Instead, let’s just increase Romney’s actual vote totals in each state by exactly 6.6 percent. Would that have caused Romney to win any states that he lost in the real world?

As a matter of fact, yes. He would have won Florida and (here it comes again) Ohio. That’s the good news. The bad news is that those two states would have brought his electoral-vote total to just 253, or 17 shy of the amount needed to win the election.

The influential Rush Limbaugh serves a worthy purpose when he prods all Republicans to vote for the party’s candidates. And he may be correct in his supposition that conservative candidates would stand a better chance than moderates like Romney, McCain and Bob Dole (who ran and lost in 1996).

But, alas, Obama won the 2012 election, and there are no plausible what-ifs that could have changed that.

The Dimwits are Always with us

I don’t recall ever hearing the term “low-information voter” before this year, but I have been familiar with the concept for more than a half-century. Low-information voters are those who know nothing about politics and politicians, but who insist on voting anyway.

Both Republicans and Democrats are using the term to describe the bulk of the people who voted for the other party’s candidate in the 2012 presidential election. And it is true that they can be found on both sides of the political spectrum.
Some observers found it impossible to understand how there could still be voters who hadn’t yet decided between the polar opposites Barack Obama and Mitt Romney as the campaign reached its final days. However, to me it was easy enough to understand if one is familiar with low-information voters.

The low-information voters have always been with us, but you may have known them by other names. While taking a presidential poll in Philadelphia during the 1960 election campaign, I encountered many such voters, and coined the term “dimwit fringe” to describe them when I wrote a magazine article about the experience.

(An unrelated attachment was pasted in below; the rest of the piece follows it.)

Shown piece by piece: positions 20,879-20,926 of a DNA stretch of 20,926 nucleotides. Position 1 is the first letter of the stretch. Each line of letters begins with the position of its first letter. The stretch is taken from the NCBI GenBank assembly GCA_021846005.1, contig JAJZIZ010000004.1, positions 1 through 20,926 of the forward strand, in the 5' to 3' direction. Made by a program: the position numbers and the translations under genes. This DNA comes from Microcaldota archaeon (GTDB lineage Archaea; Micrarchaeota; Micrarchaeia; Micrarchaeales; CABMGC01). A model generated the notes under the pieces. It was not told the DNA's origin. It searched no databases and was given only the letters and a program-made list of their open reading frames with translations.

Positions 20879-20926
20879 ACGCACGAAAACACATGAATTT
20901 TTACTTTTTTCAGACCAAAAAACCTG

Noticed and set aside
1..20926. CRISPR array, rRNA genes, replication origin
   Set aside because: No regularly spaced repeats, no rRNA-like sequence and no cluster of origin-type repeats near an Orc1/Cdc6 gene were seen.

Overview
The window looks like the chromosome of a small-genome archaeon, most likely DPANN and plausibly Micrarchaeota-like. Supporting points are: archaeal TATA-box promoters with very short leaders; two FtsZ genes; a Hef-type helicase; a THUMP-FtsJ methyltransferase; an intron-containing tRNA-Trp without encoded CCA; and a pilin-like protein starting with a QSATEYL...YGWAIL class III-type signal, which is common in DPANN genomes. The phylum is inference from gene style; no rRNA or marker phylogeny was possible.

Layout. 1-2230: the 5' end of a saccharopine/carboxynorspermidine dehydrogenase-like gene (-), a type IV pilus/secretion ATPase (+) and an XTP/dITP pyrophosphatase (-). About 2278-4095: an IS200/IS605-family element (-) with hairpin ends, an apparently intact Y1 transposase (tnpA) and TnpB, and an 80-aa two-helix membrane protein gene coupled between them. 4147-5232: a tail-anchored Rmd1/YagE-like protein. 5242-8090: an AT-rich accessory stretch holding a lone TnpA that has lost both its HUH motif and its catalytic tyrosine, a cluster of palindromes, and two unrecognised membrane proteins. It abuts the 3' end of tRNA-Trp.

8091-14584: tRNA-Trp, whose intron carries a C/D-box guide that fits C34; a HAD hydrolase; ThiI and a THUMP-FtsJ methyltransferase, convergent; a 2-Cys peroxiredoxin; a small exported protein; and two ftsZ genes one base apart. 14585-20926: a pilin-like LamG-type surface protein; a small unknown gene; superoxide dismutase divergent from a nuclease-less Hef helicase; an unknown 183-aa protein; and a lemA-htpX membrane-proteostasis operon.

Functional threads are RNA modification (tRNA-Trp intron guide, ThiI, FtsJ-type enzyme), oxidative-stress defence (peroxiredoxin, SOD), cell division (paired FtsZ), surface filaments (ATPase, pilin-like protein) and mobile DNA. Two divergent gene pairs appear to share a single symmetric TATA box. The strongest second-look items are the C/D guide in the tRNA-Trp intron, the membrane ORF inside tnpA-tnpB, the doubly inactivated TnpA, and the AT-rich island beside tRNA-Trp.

I’m not so sure that they represent only a fringe in today’s political environment. It appears that they have captured some of the middle ground as well, although I can’t speak with authority, because that opinion poll I conducted 52 years ago was my last.

I hope I don’t have to remind you that John F. Kennedy ran against, and beat, Richard M. Nixon in the 1960 presidential election. It was one of the more interesting match-ups of my lifetime, and I decided to poll the citizens of Philadelphia for a local newspaper where I worked.
I correctly predicted that Kennedy would beat Nixon in that city by an unprecedented margin, but to me that was not the most interesting part of the story. What was more interesting was how horribly uninformed many of the prospective voters seemed.

Because the Kennedy-Nixon race was so close nationwide – decided by a margin of two-tenths of one percent of the electorate – and because so many voters were so obviously confused about the candidates, I came up with the hypothesis that the election may actually have been decided by accident.

For example, I interviewed one voter who said that he was voting for Kennedy because the Communists helped Nixon to become vice president. You could say that this was true, but only in a twisted sense. Nixon moved up from congressman to senator largely because of his attacks on Communism, and as a senator from California, a large state, he attracted Dwight Eisenhower’s attention when the general was picking a running-mate.

Another voter said that she was voting for Kennedy because he was born in England, and therefore an authority on foreign affairs. Kennedy’s father had been the U.S. ambassador to Great Britain, but Kennedy, like all presidential candidates before 2008 (and maybe even after), was born in this country.

The fact that Kennedy had chosen Lyndon Johnson as his running mate seemed a trifle risky at the time, because Johnson, a southerner, might alienate black voters. But half the blacks I interviewed had either never heard of Johnson, or had no opinion about him. One black man said: “Oh, Jackson (sic) is a nice guy.”

One retired gentleman told me that he looked askance at Kennedy, because “his wife isn’t cultured enough to sit in the White House.” I don’t know how well you remember Jackie Kennedy as First Lady, but she oozed culture from every pore — annoyingly so.

A production-line worker told me he was wary of Nixon because, in watching the TV debates, he discovered that “Nixon ain’t got no smile on his face.”